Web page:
Legislation Class Notes 4/15/04


More on the ADEA


What mischief was the 1967 ADEA designed to prevent?  It seems like it mostly had to do with getting more older people hired.  If that’s the main point, it would seem like discrimination in terms of benefits aren’t as important.


Congress says that we don’t want involuntary retirement!  We’re outlawing benefit plans that permit involuntary retirement.  This relates to job security and retention rather than hiring.  We have a Title focused on employee benefits.  It tells us that protecting older workers against benefit discrimination was a purpose of the Act all along.  The issues changed over time.  In boom times, hiring was more important, and in slow times, layoffs were more important.


The purpose from 1967 seems less relevant when we look at how the language of 4(f)(2) gets applied.  Recall when we were looking at Weber.  We want to prevent “arbitrary age discrimination”.  What this means to Congress changed over time.  Statutory purpose takes on an evolving meaning depending on what Congress is focusing on.


Now, let’s look at McMann.


United Air Lines, Inc. v. McMann


McMann joined a retirement plan before 1967.  It said that he had to retire at age 60.  What about subterfuge?  What about plain meaning?  What does Justice White say?  White will grant that establishing the plan wasn’t a subterfuge, but each year the airline decided to maintain its plan without changes.  White says that those decisions are equally susceptible to a subterfuge analysis.  Is it a good idea to immunize all pre-Act plans as a policy matter?  Would we grandfather in plans that discriminate based on sex or race that were created before 1964?  Can you perpetuate intentional discrimination?  If we grant the majority the possibility that it’s getting it right in terms of what Congress meant, then what might have been a worry for Congress?  What about bona fide seniority systems?  What are the costs involved for employers?  White’s concern is valid: maybe someone is saying that each year as they look at this that they want to push older workers out as soon as possible.


Public Employees Ret. Sys. of Ohio v. Betts


Here is disability insurance.  This relates to disability retirement.  Is there a stereotype here?  Who are the likely demographic victims of a policy like this?  What about the 1976 amendment?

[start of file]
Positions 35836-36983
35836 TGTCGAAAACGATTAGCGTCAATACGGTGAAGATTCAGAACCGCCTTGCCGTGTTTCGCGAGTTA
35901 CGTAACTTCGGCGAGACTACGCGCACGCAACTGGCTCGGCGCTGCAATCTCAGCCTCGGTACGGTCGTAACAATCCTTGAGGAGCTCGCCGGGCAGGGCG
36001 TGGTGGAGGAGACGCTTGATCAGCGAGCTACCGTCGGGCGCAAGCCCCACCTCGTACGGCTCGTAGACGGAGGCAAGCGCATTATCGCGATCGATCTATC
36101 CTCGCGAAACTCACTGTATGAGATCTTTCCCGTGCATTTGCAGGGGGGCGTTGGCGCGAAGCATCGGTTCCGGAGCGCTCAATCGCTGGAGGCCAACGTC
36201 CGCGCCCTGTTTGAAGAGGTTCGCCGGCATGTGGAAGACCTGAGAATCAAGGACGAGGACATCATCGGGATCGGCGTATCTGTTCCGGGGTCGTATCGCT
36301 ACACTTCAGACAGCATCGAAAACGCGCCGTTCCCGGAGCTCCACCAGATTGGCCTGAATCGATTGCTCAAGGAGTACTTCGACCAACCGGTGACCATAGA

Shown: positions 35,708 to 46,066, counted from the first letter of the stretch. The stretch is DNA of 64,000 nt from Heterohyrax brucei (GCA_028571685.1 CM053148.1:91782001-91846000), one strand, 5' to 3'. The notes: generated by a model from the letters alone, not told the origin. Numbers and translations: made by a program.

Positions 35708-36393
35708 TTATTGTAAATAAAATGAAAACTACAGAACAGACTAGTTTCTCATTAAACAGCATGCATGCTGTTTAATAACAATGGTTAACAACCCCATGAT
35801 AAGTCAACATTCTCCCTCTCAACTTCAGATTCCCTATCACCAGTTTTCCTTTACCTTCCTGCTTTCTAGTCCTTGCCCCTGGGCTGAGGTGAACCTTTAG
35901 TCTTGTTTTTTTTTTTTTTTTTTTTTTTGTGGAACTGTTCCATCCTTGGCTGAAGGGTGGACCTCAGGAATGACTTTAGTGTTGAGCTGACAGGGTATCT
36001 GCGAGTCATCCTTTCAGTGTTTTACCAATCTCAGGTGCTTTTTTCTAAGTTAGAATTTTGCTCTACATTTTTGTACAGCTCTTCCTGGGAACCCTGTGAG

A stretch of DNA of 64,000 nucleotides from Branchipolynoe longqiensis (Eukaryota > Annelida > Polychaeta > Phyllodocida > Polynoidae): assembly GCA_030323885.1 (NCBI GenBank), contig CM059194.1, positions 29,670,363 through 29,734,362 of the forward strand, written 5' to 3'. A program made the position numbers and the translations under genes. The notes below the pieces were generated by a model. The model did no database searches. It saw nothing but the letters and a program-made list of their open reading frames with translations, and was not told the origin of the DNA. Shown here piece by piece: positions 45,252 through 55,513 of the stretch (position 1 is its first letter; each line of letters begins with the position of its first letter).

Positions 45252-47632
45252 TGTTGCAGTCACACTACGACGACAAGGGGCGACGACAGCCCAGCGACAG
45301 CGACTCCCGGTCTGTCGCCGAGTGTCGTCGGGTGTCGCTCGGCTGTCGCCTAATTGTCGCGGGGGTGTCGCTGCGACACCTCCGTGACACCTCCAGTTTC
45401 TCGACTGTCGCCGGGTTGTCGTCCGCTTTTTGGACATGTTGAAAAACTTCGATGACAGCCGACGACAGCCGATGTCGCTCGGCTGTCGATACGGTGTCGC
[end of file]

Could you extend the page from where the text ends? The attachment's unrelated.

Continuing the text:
What’s the deal?  What’s going on?  The majority in the Court is not particularly sympathetic to legislative history.


What about the word “subterfuge”?  What’s the deal?  Does the addition of 4(k) vindicate the Court’s approach in McMann and Betts?  Maybe they educated Congress that if they want to say something, they must say it in the text.  This Act was one of two major civil rights statutes on the floor of the House and Senate in 1990.  The key Republican senator, Senator Hatch, was the key negotiator.  Later, he was the key actor again.  Hatch abandoned the compromise.  Senator Specter and other moderate Republicans said that it can’t be a quota bill because Hatch wrote the language and there’s no way he would have written quota language.  But Hatch would not go against his own president twice in a three week period.  The vote on the bill was 66-34, or one vote short of a veto-proof majority.  Hatch was a key player because he was a ranking member on certain committees.


The floor statements suggest that we want the stuff to cover activity before and after the effective date of the Act.  What if you’re Scalia?  What would Scalia say?  He would say that the Court has told Congress twice just what subterfuge means.


Three months before they expunged the word “subterfuge” from the ADEA, is there some relevance to the fact that the ADA was enacted before that?  If you’re Scalia, can you use the fact that this didn’t happen until after the ADA was law?  He’ll argue that what the Congress said in July was exactly what the Supreme Court said that subterfuge meant.  Should you follow the legislative history?


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